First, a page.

Deer hunting permits may see decrease this year
Mar 24, 2022, 12:47 PM
(Utah Division of Wildlife Resources)
SALT LAKE CITY — The Utah Division of Wildlife Resources proposed a decrease of general-season deer hunting permits this year. This is the fourth year in a row that the DWR recommends a decrease.
Deer hunting permits
The division tracks wildlife populations through GPS collars, surveys, and looking at the last year’s harvest data. That information about wildlife is used to inform the number of permits that will go out each year.
The DWR said it recommended a smaller amount of permits because the demand for deer hunting is higher than the supply. The DWR’s management plan for deer sets the deer population goal at 400,000 but, the DWR said, the current population is 305,700.
“We’ve had several years of drought and are still facing ongoing extreme drought conditions in the state, which has a significant impact on the survival rates of deer,” DWR Big Game Coordinator Covy Jones said. “We use the data and management plans to make proactive recommendations for the herd health of our wildlife.”
Jones noted that antlerless deer permits impact the deer population, not buck permits, but that the DWR still recommends decreasing both.
Biologists for the DWR recommend 73,075 general-season deer hunting permits, which is 950 less than last year. The DWR said 13 of the 29 deer hunting units would be affected by the decrease.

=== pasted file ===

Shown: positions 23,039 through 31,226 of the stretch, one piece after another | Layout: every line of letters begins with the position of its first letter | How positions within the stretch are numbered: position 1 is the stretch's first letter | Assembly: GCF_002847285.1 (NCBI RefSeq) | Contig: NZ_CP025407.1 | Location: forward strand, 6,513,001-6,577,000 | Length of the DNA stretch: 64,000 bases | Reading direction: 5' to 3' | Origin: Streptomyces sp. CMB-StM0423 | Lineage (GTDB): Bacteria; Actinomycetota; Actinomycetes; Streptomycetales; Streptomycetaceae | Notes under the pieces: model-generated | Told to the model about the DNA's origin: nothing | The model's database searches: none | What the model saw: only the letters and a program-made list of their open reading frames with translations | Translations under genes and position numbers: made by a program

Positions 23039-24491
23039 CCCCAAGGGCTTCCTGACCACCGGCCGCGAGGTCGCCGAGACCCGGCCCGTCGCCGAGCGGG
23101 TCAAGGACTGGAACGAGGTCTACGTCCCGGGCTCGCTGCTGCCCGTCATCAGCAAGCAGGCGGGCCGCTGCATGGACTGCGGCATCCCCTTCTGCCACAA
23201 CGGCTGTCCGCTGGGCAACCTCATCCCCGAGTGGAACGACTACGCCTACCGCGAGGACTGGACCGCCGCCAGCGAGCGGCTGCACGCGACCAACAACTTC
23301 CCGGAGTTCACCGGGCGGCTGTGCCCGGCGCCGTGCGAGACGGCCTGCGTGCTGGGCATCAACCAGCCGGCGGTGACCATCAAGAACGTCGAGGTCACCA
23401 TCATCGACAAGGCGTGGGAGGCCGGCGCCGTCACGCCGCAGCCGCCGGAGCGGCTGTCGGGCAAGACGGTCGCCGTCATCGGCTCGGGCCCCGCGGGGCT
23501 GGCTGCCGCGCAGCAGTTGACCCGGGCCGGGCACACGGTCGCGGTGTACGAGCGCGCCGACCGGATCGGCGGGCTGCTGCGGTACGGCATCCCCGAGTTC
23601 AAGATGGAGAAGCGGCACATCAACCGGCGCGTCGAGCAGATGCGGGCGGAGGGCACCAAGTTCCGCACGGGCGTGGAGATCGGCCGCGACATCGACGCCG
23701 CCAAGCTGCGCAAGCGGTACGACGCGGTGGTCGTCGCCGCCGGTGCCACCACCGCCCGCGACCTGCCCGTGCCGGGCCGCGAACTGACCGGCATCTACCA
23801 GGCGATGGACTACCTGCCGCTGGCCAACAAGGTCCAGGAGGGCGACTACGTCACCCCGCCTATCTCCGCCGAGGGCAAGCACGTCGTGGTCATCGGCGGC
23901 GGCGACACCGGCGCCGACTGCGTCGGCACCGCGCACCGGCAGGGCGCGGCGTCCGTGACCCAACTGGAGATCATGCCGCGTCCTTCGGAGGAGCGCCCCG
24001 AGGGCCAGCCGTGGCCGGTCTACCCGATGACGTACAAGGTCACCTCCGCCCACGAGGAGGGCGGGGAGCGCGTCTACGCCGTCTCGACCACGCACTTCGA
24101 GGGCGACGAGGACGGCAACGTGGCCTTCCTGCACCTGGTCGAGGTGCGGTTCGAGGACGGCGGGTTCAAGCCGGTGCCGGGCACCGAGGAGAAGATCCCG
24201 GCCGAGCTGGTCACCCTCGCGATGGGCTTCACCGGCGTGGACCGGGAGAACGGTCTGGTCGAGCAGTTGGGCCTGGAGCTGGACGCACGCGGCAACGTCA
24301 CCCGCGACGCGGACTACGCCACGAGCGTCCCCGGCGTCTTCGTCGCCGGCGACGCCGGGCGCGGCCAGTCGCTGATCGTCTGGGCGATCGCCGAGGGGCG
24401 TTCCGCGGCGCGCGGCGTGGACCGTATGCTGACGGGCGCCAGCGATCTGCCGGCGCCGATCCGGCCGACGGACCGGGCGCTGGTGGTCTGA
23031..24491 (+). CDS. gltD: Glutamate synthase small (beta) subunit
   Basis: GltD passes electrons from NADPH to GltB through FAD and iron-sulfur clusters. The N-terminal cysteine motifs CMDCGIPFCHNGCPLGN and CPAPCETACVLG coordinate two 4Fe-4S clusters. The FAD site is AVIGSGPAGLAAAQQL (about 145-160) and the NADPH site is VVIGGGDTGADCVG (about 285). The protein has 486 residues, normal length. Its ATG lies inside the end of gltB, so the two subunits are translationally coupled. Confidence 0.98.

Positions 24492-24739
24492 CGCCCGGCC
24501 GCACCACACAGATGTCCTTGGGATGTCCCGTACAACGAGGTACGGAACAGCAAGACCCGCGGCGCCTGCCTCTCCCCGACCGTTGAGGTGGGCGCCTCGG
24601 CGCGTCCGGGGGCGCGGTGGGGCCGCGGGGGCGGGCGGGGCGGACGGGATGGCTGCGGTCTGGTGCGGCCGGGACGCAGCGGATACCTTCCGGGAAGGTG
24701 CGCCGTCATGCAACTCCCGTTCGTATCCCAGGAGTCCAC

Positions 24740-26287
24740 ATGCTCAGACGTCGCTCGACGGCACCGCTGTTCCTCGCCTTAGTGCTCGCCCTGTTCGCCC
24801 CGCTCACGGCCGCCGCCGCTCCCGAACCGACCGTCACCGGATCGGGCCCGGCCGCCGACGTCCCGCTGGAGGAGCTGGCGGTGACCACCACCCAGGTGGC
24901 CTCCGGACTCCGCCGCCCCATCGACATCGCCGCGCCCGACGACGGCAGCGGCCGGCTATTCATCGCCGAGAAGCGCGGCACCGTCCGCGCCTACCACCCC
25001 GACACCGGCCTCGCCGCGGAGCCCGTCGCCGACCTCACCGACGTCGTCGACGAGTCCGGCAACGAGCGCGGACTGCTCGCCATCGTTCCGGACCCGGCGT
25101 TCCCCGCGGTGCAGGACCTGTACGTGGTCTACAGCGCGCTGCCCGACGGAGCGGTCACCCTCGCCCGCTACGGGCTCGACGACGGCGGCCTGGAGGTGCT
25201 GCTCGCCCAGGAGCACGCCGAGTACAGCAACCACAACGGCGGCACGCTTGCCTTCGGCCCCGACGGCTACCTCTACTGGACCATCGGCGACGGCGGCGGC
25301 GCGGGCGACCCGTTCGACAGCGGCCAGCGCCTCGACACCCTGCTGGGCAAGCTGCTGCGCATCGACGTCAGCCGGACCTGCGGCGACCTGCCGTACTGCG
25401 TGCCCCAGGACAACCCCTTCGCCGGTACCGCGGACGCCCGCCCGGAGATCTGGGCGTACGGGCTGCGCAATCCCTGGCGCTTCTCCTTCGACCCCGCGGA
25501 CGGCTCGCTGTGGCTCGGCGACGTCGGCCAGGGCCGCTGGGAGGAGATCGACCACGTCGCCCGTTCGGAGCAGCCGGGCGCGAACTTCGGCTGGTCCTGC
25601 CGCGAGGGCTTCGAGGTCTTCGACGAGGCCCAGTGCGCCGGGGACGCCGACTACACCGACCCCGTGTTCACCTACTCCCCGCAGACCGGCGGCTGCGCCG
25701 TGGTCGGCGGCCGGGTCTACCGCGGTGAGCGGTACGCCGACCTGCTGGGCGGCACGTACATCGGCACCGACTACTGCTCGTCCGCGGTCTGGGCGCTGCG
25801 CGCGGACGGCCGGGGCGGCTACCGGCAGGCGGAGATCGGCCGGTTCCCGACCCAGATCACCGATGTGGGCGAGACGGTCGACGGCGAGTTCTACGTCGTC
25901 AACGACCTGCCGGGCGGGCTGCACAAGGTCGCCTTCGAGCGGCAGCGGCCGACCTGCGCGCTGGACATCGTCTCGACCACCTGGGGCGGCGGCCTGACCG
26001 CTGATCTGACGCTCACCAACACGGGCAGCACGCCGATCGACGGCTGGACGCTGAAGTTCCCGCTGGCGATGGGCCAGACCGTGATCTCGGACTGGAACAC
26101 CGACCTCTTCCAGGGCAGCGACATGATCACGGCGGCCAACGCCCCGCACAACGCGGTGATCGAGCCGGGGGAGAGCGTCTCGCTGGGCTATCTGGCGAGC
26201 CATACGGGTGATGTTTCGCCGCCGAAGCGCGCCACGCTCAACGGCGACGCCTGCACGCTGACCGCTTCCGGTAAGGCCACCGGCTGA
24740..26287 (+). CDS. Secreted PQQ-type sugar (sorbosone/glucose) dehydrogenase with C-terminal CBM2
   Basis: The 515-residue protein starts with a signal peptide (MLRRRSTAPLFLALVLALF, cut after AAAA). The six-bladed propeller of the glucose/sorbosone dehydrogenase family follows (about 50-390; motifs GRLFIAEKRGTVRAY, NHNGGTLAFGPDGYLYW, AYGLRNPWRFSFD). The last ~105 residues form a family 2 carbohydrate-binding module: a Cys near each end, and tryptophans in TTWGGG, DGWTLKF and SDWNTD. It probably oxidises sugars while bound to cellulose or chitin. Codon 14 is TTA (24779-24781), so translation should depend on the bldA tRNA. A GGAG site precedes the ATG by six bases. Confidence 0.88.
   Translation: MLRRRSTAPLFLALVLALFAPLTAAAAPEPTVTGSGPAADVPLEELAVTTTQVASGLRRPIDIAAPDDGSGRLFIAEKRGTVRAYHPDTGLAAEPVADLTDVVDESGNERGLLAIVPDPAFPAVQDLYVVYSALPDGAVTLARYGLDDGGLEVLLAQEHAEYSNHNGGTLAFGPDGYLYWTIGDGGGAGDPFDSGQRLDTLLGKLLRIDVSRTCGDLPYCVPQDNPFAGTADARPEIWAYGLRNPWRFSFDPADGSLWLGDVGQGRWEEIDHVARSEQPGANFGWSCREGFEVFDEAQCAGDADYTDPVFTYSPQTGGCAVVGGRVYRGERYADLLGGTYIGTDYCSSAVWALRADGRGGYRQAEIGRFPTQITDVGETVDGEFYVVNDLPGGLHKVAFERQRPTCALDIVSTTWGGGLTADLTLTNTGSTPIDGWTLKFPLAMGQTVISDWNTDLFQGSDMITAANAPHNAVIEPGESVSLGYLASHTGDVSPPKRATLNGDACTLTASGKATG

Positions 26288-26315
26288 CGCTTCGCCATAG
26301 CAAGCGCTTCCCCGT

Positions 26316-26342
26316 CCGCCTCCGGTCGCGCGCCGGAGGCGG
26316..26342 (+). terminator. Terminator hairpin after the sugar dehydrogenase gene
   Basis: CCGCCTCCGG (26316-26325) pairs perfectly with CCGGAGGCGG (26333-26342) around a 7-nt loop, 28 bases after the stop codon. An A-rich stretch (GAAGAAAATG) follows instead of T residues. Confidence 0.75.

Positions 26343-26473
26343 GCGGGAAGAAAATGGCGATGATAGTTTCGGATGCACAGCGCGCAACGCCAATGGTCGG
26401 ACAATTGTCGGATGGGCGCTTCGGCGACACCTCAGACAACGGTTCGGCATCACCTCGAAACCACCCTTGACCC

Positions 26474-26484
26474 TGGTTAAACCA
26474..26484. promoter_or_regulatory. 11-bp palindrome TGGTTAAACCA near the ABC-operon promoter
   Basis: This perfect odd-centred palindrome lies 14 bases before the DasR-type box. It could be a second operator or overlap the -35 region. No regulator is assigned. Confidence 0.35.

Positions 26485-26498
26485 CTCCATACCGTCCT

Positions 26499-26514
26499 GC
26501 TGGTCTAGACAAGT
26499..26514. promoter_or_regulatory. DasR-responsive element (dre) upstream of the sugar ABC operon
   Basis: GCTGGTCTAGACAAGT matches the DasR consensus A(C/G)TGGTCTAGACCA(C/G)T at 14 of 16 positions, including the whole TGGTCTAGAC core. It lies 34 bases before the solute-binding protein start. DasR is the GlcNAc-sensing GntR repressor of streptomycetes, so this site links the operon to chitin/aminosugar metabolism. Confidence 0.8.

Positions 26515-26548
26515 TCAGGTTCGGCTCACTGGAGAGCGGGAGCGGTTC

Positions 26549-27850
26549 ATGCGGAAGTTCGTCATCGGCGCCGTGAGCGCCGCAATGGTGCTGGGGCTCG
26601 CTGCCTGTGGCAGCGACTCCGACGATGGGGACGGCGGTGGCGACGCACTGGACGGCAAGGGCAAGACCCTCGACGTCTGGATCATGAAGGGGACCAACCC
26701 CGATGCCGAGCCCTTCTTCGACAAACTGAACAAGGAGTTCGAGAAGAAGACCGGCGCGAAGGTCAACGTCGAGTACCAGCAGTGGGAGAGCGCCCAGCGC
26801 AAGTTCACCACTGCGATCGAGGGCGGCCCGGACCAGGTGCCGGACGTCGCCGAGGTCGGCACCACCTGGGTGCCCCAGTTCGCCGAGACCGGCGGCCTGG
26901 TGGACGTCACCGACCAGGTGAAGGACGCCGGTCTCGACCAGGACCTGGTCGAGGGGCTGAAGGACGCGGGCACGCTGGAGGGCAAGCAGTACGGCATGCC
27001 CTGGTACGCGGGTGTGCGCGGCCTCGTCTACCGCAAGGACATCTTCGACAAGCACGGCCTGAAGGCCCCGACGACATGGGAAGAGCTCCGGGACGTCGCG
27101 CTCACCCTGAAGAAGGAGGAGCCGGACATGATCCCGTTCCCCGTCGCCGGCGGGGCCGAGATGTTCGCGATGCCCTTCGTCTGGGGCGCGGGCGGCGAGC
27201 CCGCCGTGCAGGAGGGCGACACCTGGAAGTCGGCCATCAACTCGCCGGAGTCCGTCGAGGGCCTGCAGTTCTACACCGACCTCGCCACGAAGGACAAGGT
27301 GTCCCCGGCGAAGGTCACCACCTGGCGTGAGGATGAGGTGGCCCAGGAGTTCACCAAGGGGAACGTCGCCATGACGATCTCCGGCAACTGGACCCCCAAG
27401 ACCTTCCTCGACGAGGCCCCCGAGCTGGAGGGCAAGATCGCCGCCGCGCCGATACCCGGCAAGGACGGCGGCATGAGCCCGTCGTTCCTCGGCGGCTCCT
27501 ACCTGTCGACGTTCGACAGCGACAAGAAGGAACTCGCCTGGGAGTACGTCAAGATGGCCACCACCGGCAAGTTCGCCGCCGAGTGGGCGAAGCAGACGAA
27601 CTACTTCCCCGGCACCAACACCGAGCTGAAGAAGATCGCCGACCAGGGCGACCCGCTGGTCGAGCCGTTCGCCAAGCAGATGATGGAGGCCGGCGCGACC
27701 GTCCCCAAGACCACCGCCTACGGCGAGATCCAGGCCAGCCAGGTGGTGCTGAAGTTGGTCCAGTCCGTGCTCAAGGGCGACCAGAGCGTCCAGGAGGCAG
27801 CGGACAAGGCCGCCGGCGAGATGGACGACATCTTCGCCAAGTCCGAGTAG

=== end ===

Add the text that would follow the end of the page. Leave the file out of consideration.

“The number of permits we’re proposing for 2022 will help us achieve or maintain the objectives detailed in Utah’s mule deer management plan for harvest size, animal quality, and hunting opportunity,” Jones said.
The DWR is also proposing adding hunts; one for antlerless deer, five for antlerless elk, and one new doe pronghorn hunt.
The DWR said that elk are affected differently by drought conditions; adults have a higher survival rate but pregnancy rates can decline.
Elk populations in the northern area of the state have increased slightly since they were not as affected by drought. Those populations are largely on private land, so the DWR said it would work with private landowners to address the elk.
Aside from the northern area, elk populations across the state are at or slightly below the DWR’s population goal. Because of this, the DWR recommends a slight decrease in public draw antlerless elk permits.
The DWR proposed 1,307 antlerless permits for 69 Cooperative Wildlife Management Units. CWMUs are permits given to private landowners who then open their land to hunting opportunities for private and public hunters.
The division said it was seeking feedback from the public on the number of big-game hunting permits that should go out this year.
There are five Regional Advisory Councils in Utah. Members of the public can attend the RAC meeting for the region they are involved in. A list of meetings and an online form are available on DWR’s website for those wanting to give feedback.